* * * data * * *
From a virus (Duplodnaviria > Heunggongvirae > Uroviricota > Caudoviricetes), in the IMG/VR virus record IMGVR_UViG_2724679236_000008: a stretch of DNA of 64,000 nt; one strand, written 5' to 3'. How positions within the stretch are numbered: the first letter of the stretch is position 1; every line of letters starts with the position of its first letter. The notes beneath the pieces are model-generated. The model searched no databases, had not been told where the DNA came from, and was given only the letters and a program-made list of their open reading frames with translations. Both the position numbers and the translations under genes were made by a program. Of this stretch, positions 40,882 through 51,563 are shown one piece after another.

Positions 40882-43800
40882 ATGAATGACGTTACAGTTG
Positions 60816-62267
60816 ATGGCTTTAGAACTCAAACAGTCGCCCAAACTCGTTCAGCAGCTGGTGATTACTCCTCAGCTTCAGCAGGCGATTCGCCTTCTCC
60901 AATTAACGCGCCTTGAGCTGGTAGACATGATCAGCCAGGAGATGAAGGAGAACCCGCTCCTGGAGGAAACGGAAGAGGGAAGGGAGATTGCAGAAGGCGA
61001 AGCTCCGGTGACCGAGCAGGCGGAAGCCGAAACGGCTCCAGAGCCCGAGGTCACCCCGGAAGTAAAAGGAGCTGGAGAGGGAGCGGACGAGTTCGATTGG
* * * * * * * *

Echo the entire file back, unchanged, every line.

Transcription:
From a virus (Duplodnaviria > Heunggongvirae > Uroviricota > Caudoviricetes), in the IMG/VR virus record IMGVR_UViG_2724679236_000008: a stretch of DNA of 64,000 nt; one strand, written 5' to 3'. How positions within the stretch are numbered: the first letter of the stretch is position 1; every line of letters starts with the position of its first letter. The notes beneath the pieces are model-generated. The model searched no databases, had not been told where the DNA came from, and was given only the letters and a program-made list of their open reading frames with translations. Both the position numbers and the translations under genes were made by a program. Of this stretch, positions 40,882 through 51,563 are shown one piece after another.

Positions 40882-43800
40882 ATGAATGACGTTACAGTTG
Positions 60816-62267
60816 ATGGCTTTAGAACTCAAACAGTCGCCCAAACTCGTTCAGCAGCTGGTGATTACTCCTCAGCTTCAGCAGGCGATTCGCCTTCTCC
60901 AATTAACGCGCCTTGAGCTGGTAGACATGATCAGCCAGGAGATGAAGGAGAACCCGCTCCTGGAGGAAACGGAAGAGGGAAGGGAGATTGCAGAAGGCGA
61001 AGCTCCGGTGACCGAGCAGGCGGAAGCCGAAACGGCTCCAGAGCCCGAGGTCACCCCGGAAGTAAAAGGAGCTGGAGAGGGAGCGGACGAGTTCGATTGG